Acta Geographica Sinica ›› 2016, Vol. 71 ›› Issue (8): 1357-1371.doi: 10.11821/dlxb201608006

• Orginal Article • Previous Articles     Next Articles

Spatio-temporal variations and socio-economic driving forces of air quality in Chinese cities

Xueqin LIN1(), Dai WANG2()   

  1. 1. College of Resources Environment and Tourism, Capital Normal University, Beijing 100048, China
    2. Institute of Geographic Sciences and Natural Resources Research, CAS, Beijing 100101, China
  • Received:2016-03-02 Revised:2016-06-01 Online:2016-08-25 Published:2016-08-25
  • Supported by:
    Key Program of National Natural Science Foundation of China, No.41430636;Youth Program of the Humanities and Social Science Research of Ministry of Education, No.16YJC790056


Air pollution is a serious problem brought by the rapid urbanization and economic development in China, imposing great challenges and threats to population health and the sustainability of the society. Based on the real-time air quality monitoring data obtained for each Chinese city from 2013 to 2014, the spatio-temporal characteristics of air pollution are analyzed using various exploratory spatial data analysis tools. With spatial econometric models, this paper further quantifies the influences of social and economic factors on air quality at both the national and regional scales. There are several important findings: (1) During 2013 and 2014, the number of days with air quality meeting the national standard are increasing, but the annual air quality is getting worse, which is evidenced by a significant increase of AQI values during the period (higher AQI values representing worse air quality). There also appear to be substantial regional variations in the sense that air quality tends to be better in the south and east of China compared with the northern and western China. In terms of temporal patterns, air quality in Chinese cities shows significant seasonal variations, with better-than-average air quality observed during summer and autumn while worse-than-average air quality in spring and winter. (2) With respect to the driving forces of air quality variations, energy consumption, industrialization, investment in technology, and economic development (per capita GDP) have been found to be statistically significantly associated with air quality at the national scale. For example, 1% increase in per capita GDP is related to a decrease of about 0.24% in AQI values (thus better air quality), everything else equal. (3) There is great heterogeneity in the driving forces of air quality among different regions. For instance, whilst one unit increase in industrialization rates (that is an increase of one percentage) is associated with 10.4% increase in AQI values at the national scale, the same amount of increase in industrialization rates is associated with 125.5% and 37.5% increases in AQI values in the Beijing-Tianjin-Hebei metropolitan areas and the Yangtze River Delta, respectively. Such spatial heterogeneity has also been observed in the associations between air quality and energy consumption, investment in technology and per capita GDP, implying that geography should be taken into account in the future exploration of the relationships between economic development and air quality or general environmental pollution issues and in the design and implementation of government policies targeting air pollution deductions and sustainable development.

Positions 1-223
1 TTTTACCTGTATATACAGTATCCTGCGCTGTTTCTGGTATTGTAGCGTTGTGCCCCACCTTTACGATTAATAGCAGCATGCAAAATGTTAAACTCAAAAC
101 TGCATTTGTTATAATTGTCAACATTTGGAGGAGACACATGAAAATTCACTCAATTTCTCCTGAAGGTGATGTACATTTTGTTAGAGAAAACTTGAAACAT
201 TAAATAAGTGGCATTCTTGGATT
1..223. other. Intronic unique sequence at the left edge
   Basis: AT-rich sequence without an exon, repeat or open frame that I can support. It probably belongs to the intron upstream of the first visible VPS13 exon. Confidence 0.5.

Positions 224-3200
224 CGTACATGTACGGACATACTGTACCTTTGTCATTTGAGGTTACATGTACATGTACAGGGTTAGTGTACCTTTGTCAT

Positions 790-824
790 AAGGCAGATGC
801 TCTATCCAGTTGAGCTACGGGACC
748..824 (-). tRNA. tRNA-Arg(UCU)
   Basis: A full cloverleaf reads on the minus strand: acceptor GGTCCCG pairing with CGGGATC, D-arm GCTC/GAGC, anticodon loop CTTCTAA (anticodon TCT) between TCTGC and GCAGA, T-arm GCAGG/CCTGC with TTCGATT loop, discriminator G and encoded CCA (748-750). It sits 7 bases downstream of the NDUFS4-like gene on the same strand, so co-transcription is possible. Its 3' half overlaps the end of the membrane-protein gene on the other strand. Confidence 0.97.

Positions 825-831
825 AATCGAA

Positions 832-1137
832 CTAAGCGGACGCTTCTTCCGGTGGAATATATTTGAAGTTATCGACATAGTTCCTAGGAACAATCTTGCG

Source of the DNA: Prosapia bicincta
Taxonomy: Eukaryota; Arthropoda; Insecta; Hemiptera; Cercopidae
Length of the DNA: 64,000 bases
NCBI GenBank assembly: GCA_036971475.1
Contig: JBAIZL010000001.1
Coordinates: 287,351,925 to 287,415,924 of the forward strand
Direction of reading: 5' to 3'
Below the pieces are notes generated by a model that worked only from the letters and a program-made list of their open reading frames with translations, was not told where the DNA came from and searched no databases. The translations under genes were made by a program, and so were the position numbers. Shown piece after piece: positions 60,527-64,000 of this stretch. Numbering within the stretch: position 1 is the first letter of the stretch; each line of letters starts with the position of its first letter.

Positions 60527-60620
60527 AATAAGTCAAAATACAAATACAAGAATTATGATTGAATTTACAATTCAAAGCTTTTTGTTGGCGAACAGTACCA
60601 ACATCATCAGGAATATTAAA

Key words: city air quality, spatio-temporal variations, social economy, driving forces, city, China